Indianapolis 500 polesitter Ed Carpenter is better than you think

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Throughout his career, Ed Carpenter probably has been derided more than any other male driver in IndyCar racing. And that’s a damn shame.

Carpenter’s a throwback in the modern IndyCar series. He’s a pure bred oval racer, born and raised on the dirt tracks of Indianapolis. A true Hoosier, he’s a Butler graduate with a marketing degree and about as popular within the confines of Marion County as the Indiana Pacers – which are generating a mass number of headlines and attention given their into the NBA Eastern Conference Finals.

Had he been born maybe four or five years earlier, Carpenter could have been a champion in the then-all oval Indy Racing League. He made his debut in the championship in 2003 with the small-budget PDM Racing squad for a handful of events, then moved to Red Bull Cheever Racing in 2004 where he struggled.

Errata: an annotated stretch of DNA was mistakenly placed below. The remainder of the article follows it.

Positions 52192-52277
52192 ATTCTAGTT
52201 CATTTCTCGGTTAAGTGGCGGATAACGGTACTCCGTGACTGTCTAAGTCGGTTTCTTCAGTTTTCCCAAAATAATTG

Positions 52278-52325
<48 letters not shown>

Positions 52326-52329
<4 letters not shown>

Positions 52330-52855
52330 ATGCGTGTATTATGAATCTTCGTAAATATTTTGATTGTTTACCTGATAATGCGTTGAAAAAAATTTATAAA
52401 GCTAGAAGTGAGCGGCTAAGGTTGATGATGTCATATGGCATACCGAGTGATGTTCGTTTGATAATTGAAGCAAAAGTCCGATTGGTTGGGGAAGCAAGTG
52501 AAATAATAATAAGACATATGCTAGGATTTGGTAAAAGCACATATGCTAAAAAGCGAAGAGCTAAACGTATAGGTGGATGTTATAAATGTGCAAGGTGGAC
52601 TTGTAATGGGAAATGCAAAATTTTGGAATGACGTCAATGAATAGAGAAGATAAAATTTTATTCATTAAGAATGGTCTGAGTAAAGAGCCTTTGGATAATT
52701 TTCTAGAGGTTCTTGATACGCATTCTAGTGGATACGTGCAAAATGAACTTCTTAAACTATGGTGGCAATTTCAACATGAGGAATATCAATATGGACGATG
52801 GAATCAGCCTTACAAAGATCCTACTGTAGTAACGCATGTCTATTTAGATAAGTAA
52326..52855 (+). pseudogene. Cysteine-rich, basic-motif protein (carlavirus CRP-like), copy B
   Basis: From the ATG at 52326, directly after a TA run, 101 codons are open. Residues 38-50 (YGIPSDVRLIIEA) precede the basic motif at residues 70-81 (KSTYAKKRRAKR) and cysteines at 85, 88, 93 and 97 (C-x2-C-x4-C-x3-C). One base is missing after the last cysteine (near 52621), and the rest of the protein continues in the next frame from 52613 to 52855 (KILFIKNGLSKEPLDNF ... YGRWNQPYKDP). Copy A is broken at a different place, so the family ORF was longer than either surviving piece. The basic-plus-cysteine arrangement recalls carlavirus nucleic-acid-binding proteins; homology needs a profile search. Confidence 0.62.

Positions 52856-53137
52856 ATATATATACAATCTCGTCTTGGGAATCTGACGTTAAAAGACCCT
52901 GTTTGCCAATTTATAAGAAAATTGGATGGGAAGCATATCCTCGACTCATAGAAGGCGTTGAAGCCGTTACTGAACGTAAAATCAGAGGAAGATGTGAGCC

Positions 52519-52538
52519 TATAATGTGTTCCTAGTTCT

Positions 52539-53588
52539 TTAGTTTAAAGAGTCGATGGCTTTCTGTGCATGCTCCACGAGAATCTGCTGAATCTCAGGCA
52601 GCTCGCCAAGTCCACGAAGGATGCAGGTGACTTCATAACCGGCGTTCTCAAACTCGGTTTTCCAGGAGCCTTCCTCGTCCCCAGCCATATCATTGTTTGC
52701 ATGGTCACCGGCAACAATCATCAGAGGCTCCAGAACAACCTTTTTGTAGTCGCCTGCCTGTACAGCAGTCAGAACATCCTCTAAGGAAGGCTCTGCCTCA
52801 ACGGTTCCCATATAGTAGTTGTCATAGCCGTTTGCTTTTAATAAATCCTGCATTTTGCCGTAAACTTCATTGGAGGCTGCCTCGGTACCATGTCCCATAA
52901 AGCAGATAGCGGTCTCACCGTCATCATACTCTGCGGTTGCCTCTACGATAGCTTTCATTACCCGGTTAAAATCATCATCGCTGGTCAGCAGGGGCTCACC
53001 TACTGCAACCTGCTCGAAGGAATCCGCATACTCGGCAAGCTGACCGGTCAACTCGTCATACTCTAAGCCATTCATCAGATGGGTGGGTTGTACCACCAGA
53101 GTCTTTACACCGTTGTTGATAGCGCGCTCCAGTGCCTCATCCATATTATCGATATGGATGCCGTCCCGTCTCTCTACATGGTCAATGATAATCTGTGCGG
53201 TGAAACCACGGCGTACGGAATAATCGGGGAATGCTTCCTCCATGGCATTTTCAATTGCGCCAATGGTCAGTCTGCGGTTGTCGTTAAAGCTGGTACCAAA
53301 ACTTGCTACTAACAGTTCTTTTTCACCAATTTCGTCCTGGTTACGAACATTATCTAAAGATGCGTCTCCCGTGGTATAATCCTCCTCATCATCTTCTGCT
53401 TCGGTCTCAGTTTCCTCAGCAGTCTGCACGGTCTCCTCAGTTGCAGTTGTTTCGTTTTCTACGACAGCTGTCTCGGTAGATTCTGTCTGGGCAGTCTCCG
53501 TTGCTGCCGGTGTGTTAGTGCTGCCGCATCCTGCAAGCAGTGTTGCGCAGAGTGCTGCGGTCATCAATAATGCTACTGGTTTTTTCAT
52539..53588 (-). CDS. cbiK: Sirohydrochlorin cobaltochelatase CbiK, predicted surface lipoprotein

Come 2005, when his stepfather Tony George created Vision Racing to ensure Ed still had a seat, the die was cast against him. George, of course, created the Indy Racing League and the civil war that followed from 1996 was – and still is – damning to open-wheel racing.

Carpenter’s first few years occurred when there was an influx of teams from CART and Champ Car entering the IRL, and road and street course racing made its first appearance on an IRL schedule.

He’s never been great at road and street course racing, but from where he started in 2005, he’s come a substantial way. Context is important because now, Carpenter may only be about 1 to 1.5 seconds off the pace at the front of the field. But whereas 10 or 12 years ago that time would have been good enough for say, anywhere from 10th to 15th on the grid, that now is 23rd to 25th because the field, in spec chassis, is so close.

The steps Carpenter has taken to improve include adding a driver coach in Lee Bentham, a former Atlantic Series champion who never had his shot at the big time. Bentham has witnessed a change in aggression and style. More importantly, although Carpenter isn’t as fast as the leaders on road and street courses, he does his best to get out of the way and not interfere with their running.